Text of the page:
mice in a SAMP ileitis model prevents intestinal inflammation
through a mechanism involving stimulation of epithelial TNF-a,
activation of NF-kB and restitution of normal barrier function ,
thereby suggesting immunostimulatory effects at the epithelial layer.
Therefore, there is a lack of comprehensive understanding of the
mechanisms of action underlying the protective effects of probiotics.
Thisstudy aims to investigate the mechanisms of immunoregulation
of gut probiotic bacteria in mice by focusing on their ability to
produce anti-inflammatory metabolites and influence mucosal
Materials and Methods
Animal procedures and experimental diets
C57BL6 mice were used for DSS colitis (n=60) studies. In a
follow up study, we also used macrophage-specific PPAR c
conditional knockout mice with a Cre recombinase targeted to the
LysM-Cre promoter (LysM-Cre+) and control LysM-Cre2 (wild-
type phenotype) mice in a C57BL/6J background (n=60). For
each experiment, mice were fed purified AIN-93G rodent diets
(Table S1) with or without 1% CLA for 24 days prior the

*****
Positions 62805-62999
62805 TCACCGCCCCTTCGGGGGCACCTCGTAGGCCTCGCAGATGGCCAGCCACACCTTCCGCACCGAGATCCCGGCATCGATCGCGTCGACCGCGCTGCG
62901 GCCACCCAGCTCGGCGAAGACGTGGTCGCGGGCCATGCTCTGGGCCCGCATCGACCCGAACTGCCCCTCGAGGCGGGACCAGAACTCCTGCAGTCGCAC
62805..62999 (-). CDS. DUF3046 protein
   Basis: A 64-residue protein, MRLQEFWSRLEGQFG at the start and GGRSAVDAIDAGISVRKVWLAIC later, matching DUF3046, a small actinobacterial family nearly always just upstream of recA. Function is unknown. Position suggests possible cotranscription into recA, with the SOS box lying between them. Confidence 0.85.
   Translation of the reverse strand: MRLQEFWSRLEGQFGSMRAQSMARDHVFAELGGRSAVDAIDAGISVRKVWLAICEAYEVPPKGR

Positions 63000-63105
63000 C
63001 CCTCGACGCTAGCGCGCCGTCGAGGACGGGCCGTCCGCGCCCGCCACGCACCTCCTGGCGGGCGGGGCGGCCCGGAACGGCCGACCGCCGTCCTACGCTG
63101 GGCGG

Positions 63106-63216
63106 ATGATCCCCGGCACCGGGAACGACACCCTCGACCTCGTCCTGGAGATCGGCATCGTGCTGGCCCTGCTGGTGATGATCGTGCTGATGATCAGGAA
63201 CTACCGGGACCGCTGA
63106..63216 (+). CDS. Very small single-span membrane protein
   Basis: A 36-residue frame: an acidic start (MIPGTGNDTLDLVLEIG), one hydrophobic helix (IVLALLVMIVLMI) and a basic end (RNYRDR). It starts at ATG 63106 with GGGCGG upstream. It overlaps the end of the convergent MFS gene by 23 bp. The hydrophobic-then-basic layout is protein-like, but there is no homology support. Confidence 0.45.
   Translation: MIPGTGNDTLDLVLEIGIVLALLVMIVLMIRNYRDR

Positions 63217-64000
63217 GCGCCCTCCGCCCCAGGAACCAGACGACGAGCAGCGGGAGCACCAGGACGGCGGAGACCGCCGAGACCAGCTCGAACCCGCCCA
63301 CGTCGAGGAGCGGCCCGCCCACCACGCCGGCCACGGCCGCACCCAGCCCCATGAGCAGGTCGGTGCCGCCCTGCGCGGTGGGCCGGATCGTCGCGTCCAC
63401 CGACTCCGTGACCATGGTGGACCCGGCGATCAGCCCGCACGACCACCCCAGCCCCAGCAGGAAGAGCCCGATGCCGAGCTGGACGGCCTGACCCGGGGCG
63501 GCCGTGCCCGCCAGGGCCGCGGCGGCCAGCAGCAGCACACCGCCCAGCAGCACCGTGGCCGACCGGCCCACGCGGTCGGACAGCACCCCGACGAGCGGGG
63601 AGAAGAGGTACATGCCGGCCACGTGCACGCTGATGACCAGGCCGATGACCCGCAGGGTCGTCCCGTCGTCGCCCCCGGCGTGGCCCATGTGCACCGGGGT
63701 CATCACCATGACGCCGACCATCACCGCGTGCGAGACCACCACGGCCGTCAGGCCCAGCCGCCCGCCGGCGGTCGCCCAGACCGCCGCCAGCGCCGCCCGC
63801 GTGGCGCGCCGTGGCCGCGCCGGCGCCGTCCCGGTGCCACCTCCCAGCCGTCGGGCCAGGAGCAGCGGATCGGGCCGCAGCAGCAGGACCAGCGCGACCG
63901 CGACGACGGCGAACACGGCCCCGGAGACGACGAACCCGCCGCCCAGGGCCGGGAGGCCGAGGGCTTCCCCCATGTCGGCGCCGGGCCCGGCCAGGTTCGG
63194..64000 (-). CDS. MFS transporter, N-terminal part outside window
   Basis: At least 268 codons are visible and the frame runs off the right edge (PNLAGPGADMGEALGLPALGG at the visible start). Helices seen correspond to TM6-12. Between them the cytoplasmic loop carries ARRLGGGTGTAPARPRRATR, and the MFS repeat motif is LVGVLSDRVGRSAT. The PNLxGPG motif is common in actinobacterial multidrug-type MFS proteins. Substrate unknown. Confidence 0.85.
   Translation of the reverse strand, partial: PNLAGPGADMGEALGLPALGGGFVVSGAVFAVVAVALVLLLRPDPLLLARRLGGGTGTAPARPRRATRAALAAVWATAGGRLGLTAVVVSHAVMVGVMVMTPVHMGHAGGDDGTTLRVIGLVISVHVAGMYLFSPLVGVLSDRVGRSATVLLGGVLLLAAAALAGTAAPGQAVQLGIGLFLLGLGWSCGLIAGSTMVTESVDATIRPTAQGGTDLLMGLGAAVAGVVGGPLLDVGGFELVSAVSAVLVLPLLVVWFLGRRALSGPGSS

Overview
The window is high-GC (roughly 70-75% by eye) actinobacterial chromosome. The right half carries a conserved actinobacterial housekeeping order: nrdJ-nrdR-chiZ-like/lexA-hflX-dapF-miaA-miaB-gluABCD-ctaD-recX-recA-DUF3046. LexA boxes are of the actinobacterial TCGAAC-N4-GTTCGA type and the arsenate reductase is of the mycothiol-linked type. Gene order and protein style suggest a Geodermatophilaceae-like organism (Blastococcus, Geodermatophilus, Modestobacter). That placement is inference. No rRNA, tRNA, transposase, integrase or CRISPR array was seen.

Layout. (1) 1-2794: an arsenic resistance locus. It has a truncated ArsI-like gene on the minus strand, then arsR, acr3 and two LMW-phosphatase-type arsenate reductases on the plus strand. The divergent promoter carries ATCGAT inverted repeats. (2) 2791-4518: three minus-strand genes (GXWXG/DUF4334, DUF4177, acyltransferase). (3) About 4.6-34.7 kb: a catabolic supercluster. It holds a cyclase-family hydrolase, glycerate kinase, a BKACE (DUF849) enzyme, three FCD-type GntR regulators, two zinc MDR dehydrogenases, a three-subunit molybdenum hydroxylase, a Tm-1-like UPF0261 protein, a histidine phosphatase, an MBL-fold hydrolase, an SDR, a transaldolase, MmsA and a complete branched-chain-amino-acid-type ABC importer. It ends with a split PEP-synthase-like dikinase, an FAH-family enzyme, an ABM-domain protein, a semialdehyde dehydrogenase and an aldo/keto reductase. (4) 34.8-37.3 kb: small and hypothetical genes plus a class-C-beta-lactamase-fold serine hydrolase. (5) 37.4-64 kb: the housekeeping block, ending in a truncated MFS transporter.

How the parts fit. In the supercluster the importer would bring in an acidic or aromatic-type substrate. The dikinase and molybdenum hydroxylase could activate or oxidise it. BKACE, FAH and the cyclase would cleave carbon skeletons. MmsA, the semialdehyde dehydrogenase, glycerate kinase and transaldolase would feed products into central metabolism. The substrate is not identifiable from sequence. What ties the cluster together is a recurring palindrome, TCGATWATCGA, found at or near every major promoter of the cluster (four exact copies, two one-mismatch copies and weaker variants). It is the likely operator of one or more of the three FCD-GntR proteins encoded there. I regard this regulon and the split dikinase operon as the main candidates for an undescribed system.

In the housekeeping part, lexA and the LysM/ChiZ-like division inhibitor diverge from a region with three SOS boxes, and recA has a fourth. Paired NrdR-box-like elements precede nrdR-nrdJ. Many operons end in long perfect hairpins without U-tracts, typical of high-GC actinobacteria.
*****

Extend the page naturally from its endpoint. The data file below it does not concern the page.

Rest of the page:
induction of colitis (n=60). The CLA supplement administered
orally contained a 50:50 mixture of the cis-9, trans-11 CLA and
trans-10, cis-12 isomers (Clarinol, Loders Croklaan BV). All
experimental procedures were approved by the Institutional
Animal Care and Use Committee.
All experimental procedures were approved by the Virginia
Tech Institutional Animal Care and Use Committee (IACUC) and
met or exceeded requirements of the Public Health Service/
National Institutes of Health and the Animal Welfare Act.
Oral treatment with probiotic bacteria
Mice received 0.5 mL of the VSL#3 probiotic solution daily by
orogastric gavage using a ball tip gavage needle. The probiotic
solution was freshly prepared daily in sterile conditions with a final
concentration of 0,0072 g VSL#3/mL, corresponding to 1.26109
bacteria per mouse/day, in phosphate buffered saline (PBS) at
pH 7.1. VSL#3 is a commercial mixture composed of four strains
of lactobacilli (Lactobacillus casei, L. plantarum, L. bulgaricus, and L.
acidophilus), three strains of bifidobacteria (Bifidobacterium longum, B.
breve, and B. infantis) and Streptococcus thermophilus. This dose was